10. Wear a yukata

two people in kimono walking down a narrow Japanese street with parasols.

Last but not least, the activity you can do in Japan during summer is wearing a yukata (浴衣). This is a version of the kimono (着物), the traditional wear of Japan. It’s made from a lightweight cotton fabric that’s used only during the summer.
You can wear a yukata to a local festival, any temple or shrine. Or you can just walk around the street to immerse yourself in the Japanese culture. What better way to experience a country than to put yourself in their shoes.

Get ready for Japanese summer!

These ten activities are just the tip of the iceberg. There’s so much more you can do in Japan in summer. You might even think you don’t have enough time to do them all! Which summer activity are you excited to do in Japan?

Japanese Summer — How Long, How Hot & How to Survive!

Japanese Summer — How Long, How Hot & How to Survive!

We’re almost in the middle of the year, which means that the weather’s going to warm up. Whether it’s to have a dip in the ocean or lie on the soft sand, summer’s greatly anticipated. Japan’s summer, though, is no joke. Not only is it packed with events and festivals like neighbourhood matsuri (祭り) and music shows, but it’s the peak of heat and humidity.

You hear a lot of people talk about Japanese summer and how hot it can get here. How hot are we talking about? I’m telling you, it really is, coming from a girl who grew up on a tropical island.

So before you get packing for your next Japanese summer trip, here are some things you need to know.

People at a summer street festival in Japan.

Image Credit: Kentaro Toma
Natsu (夏) in Japan is something everyone should be talking about. I personally have never experienced humidity like this. And like I said, I grew up in tropical Singapore, so I didn’t think anything could be worse than that.
 

Japanese summer starts around June and lasts all the way till August. It’s roughly three months, but it can vary depending on exactly which part of Japan you’re in. There’s also global warming, so summer can start as early as late May and last as long as mid-September.

If you find yourself in the southernmost part of Japan, like the Kansai region and Okinawa, you’re going to get a longer summer. Don’t forget the humidity as well. The Kanto region, where the capital city Tokyo is, is not too far off the heat and humidity levels, too. However, if you’re up north in Hokkaido, you not only get a shorter summer but also the cool and not-so-humid weather. That’s why lots of locals travel up north during this time!
If you’re wondering where you should spend the summer in Japan, Tokyo’s your best bet. Here is where you get all the great festivities and events.
Don’t worry if you’re early for Japanese summer. Late May and early June are the best times for flower viewing. Hydrangeas bloom everywhere, along with some other summer florals. Kamakura’s Meigetsuin Temple is famous for its blue hydrangea garden.
Be prepared with umbrellas, though. The start of summer in Japan is also the start of the rainy season (tsuyu, 梅雨). You might even get a typhoon (taifu, 台風) or two. The rainy season can be a week of non-stop rain and strong winds, usually at the end of June to the start of July. You might want to avoid these dates if you’re not a fan of the rain.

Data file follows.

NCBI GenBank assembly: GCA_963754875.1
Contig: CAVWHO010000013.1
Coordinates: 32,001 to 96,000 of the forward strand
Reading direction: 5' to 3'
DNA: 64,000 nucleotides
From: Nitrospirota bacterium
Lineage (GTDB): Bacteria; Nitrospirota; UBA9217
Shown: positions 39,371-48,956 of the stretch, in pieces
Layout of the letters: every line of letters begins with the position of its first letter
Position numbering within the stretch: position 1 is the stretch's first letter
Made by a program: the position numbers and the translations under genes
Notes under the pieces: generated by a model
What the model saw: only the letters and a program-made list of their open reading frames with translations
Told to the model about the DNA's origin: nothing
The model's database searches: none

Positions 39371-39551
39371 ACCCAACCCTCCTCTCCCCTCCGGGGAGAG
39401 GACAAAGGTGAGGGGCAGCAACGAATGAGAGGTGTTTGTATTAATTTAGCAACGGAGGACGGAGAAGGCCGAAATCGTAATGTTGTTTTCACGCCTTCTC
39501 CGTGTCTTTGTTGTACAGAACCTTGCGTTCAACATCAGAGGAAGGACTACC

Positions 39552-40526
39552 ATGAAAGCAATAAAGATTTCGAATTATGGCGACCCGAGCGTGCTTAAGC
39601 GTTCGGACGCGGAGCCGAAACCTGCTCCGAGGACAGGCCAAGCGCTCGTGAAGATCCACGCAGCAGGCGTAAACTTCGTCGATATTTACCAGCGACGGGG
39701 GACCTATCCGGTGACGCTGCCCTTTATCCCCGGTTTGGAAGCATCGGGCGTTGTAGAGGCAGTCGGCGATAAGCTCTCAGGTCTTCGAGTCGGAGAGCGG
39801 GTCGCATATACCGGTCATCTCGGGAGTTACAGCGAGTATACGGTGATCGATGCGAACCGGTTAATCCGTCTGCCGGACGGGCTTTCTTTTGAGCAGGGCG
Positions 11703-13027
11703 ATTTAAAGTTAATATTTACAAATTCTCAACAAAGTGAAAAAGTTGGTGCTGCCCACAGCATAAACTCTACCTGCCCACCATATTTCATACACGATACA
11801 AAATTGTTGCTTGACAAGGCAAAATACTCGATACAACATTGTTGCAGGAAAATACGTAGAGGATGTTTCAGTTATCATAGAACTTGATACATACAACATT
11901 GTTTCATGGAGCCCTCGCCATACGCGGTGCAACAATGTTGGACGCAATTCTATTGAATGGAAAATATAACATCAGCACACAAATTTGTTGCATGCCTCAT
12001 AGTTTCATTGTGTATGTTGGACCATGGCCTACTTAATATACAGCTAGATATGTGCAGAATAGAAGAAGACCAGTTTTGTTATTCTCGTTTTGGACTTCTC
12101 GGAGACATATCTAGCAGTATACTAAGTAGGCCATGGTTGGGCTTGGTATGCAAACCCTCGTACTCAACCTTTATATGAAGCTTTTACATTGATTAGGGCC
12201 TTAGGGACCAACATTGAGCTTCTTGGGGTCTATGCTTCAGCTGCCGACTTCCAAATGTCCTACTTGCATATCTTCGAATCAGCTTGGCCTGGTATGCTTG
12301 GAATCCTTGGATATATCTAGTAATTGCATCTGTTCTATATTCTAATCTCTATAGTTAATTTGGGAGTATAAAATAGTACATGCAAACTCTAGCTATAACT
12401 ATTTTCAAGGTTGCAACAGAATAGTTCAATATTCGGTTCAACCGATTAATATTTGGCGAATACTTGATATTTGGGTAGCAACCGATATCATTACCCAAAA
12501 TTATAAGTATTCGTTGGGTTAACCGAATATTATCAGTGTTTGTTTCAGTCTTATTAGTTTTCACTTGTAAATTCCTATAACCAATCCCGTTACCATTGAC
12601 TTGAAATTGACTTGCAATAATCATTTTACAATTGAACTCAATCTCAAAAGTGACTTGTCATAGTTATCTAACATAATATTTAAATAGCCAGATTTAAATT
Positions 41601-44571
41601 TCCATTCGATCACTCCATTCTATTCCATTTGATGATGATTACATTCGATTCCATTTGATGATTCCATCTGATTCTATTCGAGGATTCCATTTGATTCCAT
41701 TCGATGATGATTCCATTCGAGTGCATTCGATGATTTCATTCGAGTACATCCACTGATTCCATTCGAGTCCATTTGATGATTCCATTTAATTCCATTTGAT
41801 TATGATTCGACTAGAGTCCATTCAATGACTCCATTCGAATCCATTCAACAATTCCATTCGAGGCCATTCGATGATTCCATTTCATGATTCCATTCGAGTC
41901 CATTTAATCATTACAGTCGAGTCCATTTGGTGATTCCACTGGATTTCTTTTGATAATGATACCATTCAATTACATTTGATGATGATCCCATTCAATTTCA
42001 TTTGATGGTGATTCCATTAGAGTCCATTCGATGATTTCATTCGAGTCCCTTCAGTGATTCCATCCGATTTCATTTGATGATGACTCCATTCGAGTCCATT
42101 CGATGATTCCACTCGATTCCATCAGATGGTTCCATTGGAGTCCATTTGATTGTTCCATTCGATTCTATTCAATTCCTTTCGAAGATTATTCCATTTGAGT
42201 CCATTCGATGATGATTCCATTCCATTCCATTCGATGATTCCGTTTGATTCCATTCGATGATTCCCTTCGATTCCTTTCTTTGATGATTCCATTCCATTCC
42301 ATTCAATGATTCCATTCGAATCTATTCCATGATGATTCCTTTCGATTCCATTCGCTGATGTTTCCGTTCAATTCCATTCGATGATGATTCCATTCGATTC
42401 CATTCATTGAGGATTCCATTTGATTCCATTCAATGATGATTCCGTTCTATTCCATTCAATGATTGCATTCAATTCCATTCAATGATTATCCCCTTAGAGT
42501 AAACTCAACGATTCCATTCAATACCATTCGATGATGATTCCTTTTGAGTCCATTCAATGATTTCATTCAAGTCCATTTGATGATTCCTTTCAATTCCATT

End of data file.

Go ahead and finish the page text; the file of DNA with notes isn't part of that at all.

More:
Summer Temperature in Japan

Large crowd at a summer festival at a shrine in Japan.

Image Credit: Julie Fader

The temperature in Japan during the summer can fluctuate. One day it can be a great summer’s day, and the next it can be as unbearable as it can get. Some of my Japanese friends have noted that summer temperature in recent years has been particularly high. We’re advised to take precautions so as to not get heatstroke.

June’s weather is comfortable. You’ll get a cooling 22ºC in the afternoons and it drops to about 18ºC in the evening. Since it’s also approaching the rainy season, you can expect a few rainy days. Pack an umbrella!
It warms up in July after the rainy season. You get 22ºC evenings and warm and humid 28ºC afternoons.

Nothing beats August. It’s the hottest month of the year. 31ºC afternoons are conservative. It can go as hot as 35ºC for a whole week or two. Sunscreen and a bottle of cold water are going to be your best friends.

Summer Humidity in Japan 

Japanese Lanterns

Image Credit: Atul Vinayak

Sure, you can gauge the heat in Japan from the temperature, but it’s the humidity that gets you. You see everyone’s dressing going from chic to casual in a matter of days.

Some say it gets humid in June, but I say it’s already slightly humid in late May. June’s humidity level is at an average of 75%. The previous month’s humidity levels are 60%-65% on average. That’s quite a big jump from spring to summer.
July is looking at 79% humidity. It’s especially humid after the rainy season. August’s humidity level drops to 73% as it gets closer to autumn, but combine that with the hot temperature and you get the hottest month of the year. Don’t avoid August, though. It’s the month of festivities and events. Just pack a few caps and sunglasses.

Now you know. Japanese summer can get not only pretty hot but humid as well. What do you think, will you still be visiting the country during the summer? The Japanese festivities are a once-in-a-lifetime experience, so it’s a lose-some-win-some situation, I might say. Don’t get scared off by the Japanese heat!